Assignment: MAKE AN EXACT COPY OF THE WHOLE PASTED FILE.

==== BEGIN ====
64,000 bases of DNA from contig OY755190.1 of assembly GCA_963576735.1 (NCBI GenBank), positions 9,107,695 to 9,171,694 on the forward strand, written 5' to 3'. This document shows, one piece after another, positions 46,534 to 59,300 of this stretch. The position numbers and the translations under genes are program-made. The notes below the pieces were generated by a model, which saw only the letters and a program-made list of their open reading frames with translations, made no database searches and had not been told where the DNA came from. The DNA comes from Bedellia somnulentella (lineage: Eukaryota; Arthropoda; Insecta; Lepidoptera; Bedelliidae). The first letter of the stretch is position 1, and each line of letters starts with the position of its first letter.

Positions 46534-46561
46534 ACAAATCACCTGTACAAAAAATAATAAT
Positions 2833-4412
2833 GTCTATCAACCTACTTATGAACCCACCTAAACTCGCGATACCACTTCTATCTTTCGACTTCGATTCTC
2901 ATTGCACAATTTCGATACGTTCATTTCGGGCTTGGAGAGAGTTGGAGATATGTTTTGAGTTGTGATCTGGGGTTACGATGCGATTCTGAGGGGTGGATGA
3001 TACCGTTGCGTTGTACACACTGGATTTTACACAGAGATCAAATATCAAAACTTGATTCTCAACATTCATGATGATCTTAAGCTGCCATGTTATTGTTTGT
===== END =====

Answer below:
64,000 bases of DNA from contig OY755190.1 of assembly GCA_963576735.1 (NCBI GenBank), positions 9,107,695 to 9,171,694 on the forward strand, written 5' to 3'. This document shows, one piece after another, positions 46,534 to 59,300 of this stretch. The position numbers and the translations under genes are program-made. The notes below the pieces were generated by a model, which saw only the letters and a program-made list of their open reading frames with translations, made no database searches and had not been told where the DNA came from. The DNA comes from Bedellia somnulentella (lineage: Eukaryota; Arthropoda; Insecta; Lepidoptera; Bedelliidae). The first letter of the stretch is position 1, and each line of letters starts with the position of its first letter.

Positions 46534-46561
46534 ACAAATCACCTGTACAAAAAATAATAAT
Positions 2833-4412
2833 GTCTATCAACCTACTTATGAACCCACCTAAACTCGCGATACCACTTCTATCTTTCGACTTCGATTCTC
2901 ATTGCACAATTTCGATACGTTCATTTCGGGCTTGGAGAGAGTTGGAGATATGTTTTGAGTTGTGATCTGGGGTTACGATGCGATTCTGAGGGGTGGATGA
3001 TACCGTTGCGTTGTACACACTGGATTTTACACAGAGATCAAATATCAAAACTTGATTCTCAACATTCATGATGATCTTAAGCTGCCATGTTATTGTTTGT